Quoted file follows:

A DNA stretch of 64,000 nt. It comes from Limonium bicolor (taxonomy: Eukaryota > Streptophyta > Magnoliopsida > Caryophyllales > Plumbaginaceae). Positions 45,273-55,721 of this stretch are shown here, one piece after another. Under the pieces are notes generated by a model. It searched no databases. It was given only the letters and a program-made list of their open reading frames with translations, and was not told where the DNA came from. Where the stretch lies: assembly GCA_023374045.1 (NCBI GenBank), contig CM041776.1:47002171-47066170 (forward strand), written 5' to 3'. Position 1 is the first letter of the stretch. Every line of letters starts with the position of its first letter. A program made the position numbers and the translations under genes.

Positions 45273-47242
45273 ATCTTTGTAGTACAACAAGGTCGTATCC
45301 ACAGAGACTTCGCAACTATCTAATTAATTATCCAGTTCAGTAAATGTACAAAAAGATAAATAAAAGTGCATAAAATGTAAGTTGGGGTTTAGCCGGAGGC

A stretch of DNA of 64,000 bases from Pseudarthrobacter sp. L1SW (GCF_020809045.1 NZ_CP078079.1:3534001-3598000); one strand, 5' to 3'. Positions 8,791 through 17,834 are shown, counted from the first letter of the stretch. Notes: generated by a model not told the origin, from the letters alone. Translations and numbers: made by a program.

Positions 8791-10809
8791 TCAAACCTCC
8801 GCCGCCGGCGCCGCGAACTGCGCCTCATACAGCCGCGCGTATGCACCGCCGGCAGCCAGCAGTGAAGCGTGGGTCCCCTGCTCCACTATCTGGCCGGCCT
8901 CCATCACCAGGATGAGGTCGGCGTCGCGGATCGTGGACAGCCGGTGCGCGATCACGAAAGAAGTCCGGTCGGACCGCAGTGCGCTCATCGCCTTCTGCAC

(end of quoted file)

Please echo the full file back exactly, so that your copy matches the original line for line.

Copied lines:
A DNA stretch of 64,000 nt. It comes from Limonium bicolor (taxonomy: Eukaryota > Streptophyta > Magnoliopsida > Caryophyllales > Plumbaginaceae). Positions 45,273-55,721 of this stretch are shown here, one piece after another. Under the pieces are notes generated by a model. It searched no databases. It was given only the letters and a program-made list of their open reading frames with translations, and was not told where the DNA came from. Where the stretch lies: assembly GCA_023374045.1 (NCBI GenBank), contig CM041776.1:47002171-47066170 (forward strand), written 5' to 3'. Position 1 is the first letter of the stretch. Every line of letters starts with the position of its first letter. A program made the position numbers and the translations under genes.

Positions 45273-47242
45273 ATCTTTGTAGTACAACAAGGTCGTATCC
45301 ACAGAGACTTCGCAACTATCTAATTAATTATCCAGTTCAGTAAATGTACAAAAAGATAAATAAAAGTGCATAAAATGTAAGTTGGGGTTTAGCCGGAGGC

A stretch of DNA of 64,000 bases from Pseudarthrobacter sp. L1SW (GCF_020809045.1 NZ_CP078079.1:3534001-3598000); one strand, 5' to 3'. Positions 8,791 through 17,834 are shown, counted from the first letter of the stretch. Notes: generated by a model not told the origin, from the letters alone. Translations and numbers: made by a program.

Positions 8791-10809
8791 TCAAACCTCC
8801 GCCGCCGGCGCCGCGAACTGCGCCTCATACAGCCGCGCGTATGCACCGCCGGCAGCCAGCAGTGAAGCGTGGGTCCCCTGCTCCACTATCTGGCCGGCCT
8901 CCATCACCAGGATGAGGTCGGCGTCGCGGATCGTGGACAGCCGGTGCGCGATCACGAAAGAAGTCCGGTCGGACCGCAGTGCGCTCATCGCCTTCTGCAC